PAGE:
I talk a lot about acceptance every day. It is one of the fundamental distress tolerance skills in Dialectical Behavior Therapy (LINK to article on DBT I should write…) and a tool that we all need in order to get through the day without a giant hassle at every turn.

It is a common misunderstanding to think that acceptance is synonymous with approval. Acceptance does not mean that you think everything is okay. Rather, it means that you have accepted the facts of reality. Something exists or happened or is emotionally present. You acknowledge that. Again (LINK: Accepting Pain, 11.20.18), with Carl Rogers: The curious paradox is that when I accept myself just as I am, then I can change. He was spot on. We have to first accept the reality in order to begin to do anything with ir.

DBT offers a handful of skills that are helpful in the department of actual practice. This is one of the greatest things about DBT as a therapy model… There are acronyms and skills and tactics for practically every single thing that might come up in life. For radical acceptance, the skills to apply are half-smile and willing hands. Before I explain those, I’d like to introduce the idea of having four choices always in life. In (nearly) any circumstance, you will have these four choices:

  1. Solve the Problem: Is there an actual way to address the issue and solve it? Can you ask for help, do you need to have a difficult conversation or get a job or borrow money? Addressing the concern head-on might be the exact approach that will alleviate your problem.
  2. Change How You Feel About It: Address the thoughts, judgments, interpretations you might be imposing on the situation. Are you angry because you’ve deemed the offending party out of line and you just won’t stand for it? If so, might you consider where they’re coming from, or what else might be happening in order to shift toward a more compassionate perspective? Or at least to ease some of your own emotional distress if not actual compassion?
  3. Radical Acceptance: Use the skills we’re learning to accept reality just how it is! This might feel impossible, or revolutionary at the least. It is often the path to peace, though, and certainly a path to change.
  4. Stay Miserable: If you do not actively select one of the first three, then you are likely defaulting to this fourth option.

I have yet to run into a situation where these are not the options. Granted, there possibly is no actual solution. So maybe you don’t have the first option, but you *always* have the last two.

Radical acceptance at first feels like standing at the edge of the ocean, arms outstreched, letting the waves crash down on you. It is painful, scary, and not entirely predictable. It sucks and most people want to go sit on the sand, head hanging, at this point. However, if you wait, and are willing to do the hard part, then the tide eventually goes out, and you’re standing where you are just watching the rise and fall of the water. It is not so scary anymore. The pain has subsided.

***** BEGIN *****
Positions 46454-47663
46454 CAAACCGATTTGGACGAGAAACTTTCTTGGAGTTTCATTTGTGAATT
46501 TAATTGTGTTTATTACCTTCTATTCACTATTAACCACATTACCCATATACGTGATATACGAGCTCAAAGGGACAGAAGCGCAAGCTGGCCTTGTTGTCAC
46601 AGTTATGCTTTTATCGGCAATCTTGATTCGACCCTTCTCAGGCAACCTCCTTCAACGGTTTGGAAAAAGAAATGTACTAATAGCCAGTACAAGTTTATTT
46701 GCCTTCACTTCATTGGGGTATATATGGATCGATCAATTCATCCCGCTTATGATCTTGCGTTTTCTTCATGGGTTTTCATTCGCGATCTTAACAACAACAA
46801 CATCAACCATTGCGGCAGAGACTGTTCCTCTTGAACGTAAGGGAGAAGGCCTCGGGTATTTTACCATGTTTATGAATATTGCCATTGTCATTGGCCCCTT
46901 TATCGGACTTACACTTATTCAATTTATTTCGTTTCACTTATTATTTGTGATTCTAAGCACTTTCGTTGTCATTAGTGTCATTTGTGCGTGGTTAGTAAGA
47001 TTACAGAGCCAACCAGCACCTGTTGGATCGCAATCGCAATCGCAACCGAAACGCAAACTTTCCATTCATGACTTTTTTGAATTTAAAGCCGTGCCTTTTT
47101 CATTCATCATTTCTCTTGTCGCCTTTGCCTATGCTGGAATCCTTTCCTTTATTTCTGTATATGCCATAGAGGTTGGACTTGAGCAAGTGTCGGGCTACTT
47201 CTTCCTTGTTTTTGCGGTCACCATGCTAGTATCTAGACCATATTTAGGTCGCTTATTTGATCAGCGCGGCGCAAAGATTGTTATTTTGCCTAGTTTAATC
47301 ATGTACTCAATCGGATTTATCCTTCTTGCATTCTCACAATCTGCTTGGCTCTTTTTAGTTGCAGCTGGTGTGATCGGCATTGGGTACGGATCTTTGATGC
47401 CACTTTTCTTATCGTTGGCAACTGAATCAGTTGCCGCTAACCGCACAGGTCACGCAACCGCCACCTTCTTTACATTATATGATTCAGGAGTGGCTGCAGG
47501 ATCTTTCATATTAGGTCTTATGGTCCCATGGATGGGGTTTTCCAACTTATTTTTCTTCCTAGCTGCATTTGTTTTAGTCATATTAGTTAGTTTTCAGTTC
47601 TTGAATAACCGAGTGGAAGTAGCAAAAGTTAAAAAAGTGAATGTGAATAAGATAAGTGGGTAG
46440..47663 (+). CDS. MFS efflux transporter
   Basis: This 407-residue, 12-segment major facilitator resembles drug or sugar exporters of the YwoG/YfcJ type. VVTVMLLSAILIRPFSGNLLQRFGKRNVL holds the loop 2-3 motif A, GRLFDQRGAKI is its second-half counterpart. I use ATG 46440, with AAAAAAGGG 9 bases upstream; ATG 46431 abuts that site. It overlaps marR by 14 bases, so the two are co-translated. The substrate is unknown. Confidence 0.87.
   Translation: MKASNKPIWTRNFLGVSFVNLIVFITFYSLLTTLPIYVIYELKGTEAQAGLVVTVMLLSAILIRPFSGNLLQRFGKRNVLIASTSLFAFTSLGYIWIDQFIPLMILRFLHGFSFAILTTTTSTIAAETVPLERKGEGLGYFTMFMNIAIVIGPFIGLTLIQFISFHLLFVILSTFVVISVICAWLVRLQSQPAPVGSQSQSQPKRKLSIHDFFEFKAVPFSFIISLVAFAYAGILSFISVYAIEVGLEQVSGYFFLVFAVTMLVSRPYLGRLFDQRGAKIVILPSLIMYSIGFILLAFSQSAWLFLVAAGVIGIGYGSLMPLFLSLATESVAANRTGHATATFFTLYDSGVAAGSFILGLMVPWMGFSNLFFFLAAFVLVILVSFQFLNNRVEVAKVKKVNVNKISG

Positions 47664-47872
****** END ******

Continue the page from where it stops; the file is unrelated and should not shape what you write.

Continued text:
This work is brutal. There are so many terrible and wrong and painful things. Unacceptable things. I challenge you, though, to consider what would happen if you accepted those bits of reality. Remember, it’s not about approval. That’s not what I’m suggesting. But straight up acceptance of what is.

Two approaches to this hard work are half-smile and willing hands. I like these because they are physical actions of your body so that you can inform your entire system that things are okay. Or okay-ish, anyway. In half-smile, you are gently turning the edges of your mouth upward; it is not an all-out grin. An observer may not even be able to see it, but it’s enough to get your brain unstuck and thinking about how to shift things in order to get past whatever the difficulty is. Willing hands are outstretched and upturned. A bodily indication that you will accept what comes your way. I can’t overstate that the practice of acceptance is not a sign that you’re cool with whatever happened. Nor is it suggesting that you are complacent, that there’s no room for change. In fact, the opposite is actually true (again!)… Acceptance has to preclude change. There is no other way around it.

I encourage you to give this a shot next time life is dishing up something you’d prefer be different. Circumstances, feelings, physical pain, the choices of other people. These are all potential opportunities for big time acceptance. The resulting freedom from suffering is so worth it. Remember that it will take practice. The first, or first hundred, times will sting. Self-righteousness, justification, anger and old beliefs will have you thinking this means you’re giving up or giving in. It doesn’t. It means you’re clearing the space for peace and moving forward. Who doesn’t want that?

What do you need to accept? What would change for you, in your life, if you were able to accept some of the painful things? Are there other ways to practice that you’ve found useful?

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